The insights gained from the qualitative interviews really bolstered the quantitative elements and helped us to explain the why behind the behaviours we observed.
The report you provided was excellent – very detailed but clear and to the point with some really interesting observations and insights. The client was particularly pleased with the quotes supplied and the Vox Pops footage which he said really brought the report ‘to life’.
Thanks Chloe!Posted in Added Insight Company News, Client Testimonials September 23, 2013
The proliferation of online survey tools and people having a stab at their own questionnaires might lead one to think that market research is easy. After all, how hard can it be to ask a few questions? And it’s true that a quick poll of customers to get a steer on satisfaction levels or a short questionnaire on residents’ opinions can provide interviewers with some useful feedback at little cost, especially when budget is tight.
However, professional research to obtain rich insight into complex business issues is a different matter. What many don’t realize is that timing, content, discussion flow, sampling (audience) and method all play a huge part in the quality and accuracy of the information that comes back. If not considered carefully, there’s the risk that the results will provide the completely wrong steer.
Take sampling for example: Randomly interviewing shoppers on a Monday morning is likely to attract a completely different audience (and feedback) to undertaking those interviews on a Saturday. And what about timing? A study on employee satisfaction just after a round of redundancies might obtain quite different results to one carried out just after a Christmas bonus. Considering method is vital too: An online survey among pensioners may be inappropriate if wanting a representative cross-section of the public, as some don’t use the internet. Yet it might be ideal for a different audience.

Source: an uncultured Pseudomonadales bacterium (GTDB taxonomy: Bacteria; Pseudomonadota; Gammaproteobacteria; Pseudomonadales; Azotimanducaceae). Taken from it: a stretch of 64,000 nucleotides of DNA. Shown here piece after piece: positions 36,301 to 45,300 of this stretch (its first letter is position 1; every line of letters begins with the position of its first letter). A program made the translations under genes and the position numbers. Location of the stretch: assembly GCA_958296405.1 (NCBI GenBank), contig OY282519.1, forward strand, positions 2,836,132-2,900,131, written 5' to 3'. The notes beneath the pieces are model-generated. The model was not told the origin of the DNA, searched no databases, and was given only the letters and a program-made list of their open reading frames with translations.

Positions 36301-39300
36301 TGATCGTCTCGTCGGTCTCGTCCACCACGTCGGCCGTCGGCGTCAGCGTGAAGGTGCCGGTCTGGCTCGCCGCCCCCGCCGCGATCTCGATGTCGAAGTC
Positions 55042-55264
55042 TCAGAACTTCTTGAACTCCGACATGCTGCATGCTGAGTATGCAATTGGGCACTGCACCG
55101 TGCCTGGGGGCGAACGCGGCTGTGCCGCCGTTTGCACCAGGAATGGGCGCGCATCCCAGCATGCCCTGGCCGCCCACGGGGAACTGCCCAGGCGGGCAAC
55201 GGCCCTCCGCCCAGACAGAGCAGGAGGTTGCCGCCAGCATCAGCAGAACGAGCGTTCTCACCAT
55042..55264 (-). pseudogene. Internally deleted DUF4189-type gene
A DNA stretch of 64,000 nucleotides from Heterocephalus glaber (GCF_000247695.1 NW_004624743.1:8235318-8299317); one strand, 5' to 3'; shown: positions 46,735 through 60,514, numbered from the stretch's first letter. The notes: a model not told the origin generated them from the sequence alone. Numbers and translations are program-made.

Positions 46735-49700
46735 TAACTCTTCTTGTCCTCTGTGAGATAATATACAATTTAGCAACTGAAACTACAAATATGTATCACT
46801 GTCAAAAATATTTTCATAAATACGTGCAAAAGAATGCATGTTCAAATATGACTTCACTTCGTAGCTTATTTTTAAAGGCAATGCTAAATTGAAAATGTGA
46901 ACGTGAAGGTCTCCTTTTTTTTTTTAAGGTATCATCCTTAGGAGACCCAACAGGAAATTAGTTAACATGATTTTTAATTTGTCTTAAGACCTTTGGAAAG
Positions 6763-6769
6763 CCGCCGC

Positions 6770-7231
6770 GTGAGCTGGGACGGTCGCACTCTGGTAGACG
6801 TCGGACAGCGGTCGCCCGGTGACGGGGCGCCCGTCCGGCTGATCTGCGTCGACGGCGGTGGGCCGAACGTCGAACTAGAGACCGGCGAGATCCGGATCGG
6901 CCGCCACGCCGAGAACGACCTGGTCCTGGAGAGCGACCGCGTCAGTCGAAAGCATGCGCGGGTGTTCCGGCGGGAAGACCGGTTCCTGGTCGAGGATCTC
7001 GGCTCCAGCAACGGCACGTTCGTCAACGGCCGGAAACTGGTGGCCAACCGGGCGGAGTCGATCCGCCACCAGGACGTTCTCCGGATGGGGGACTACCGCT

A lot of effort is generally directed towards survey content, but this again can be a minefield for the uninitiated. Commonly, survey designers will try to cram in too many questions with the thought that: ‘It’s too good an opportunity to miss, so while we’re there …’ This can leave respondents bored and unwilling to complete the study, rather than engaged and enthusiastic about giving feedback. In addition, rarely is enough thought given to discussion flow, with sensitive questions about salary etc being asked upfront instead of later on, once rapport has been built.
These are just a few of the pitfalls to consider when designing and undertaking research – there are many more, such as response rates, incentives to participate, pre-tasking, the list goes on. Which is why, if it’s an important business issue, it can be worth the investment to call in the specialists. Of course we like to ‘defend our art’, but were rightfully proud of our profession and our ability to uncover meaningful insights that can inform a company’s strategy and genuinely drive their business forward.
If budget won’t allow the use of professional researchers, it’s wise to at least spend some time considering more than just the questions to be asked. Thinking about when, where, who, how and what will be most likely to achieve representative, unbiased feedback can pay dividends down the line.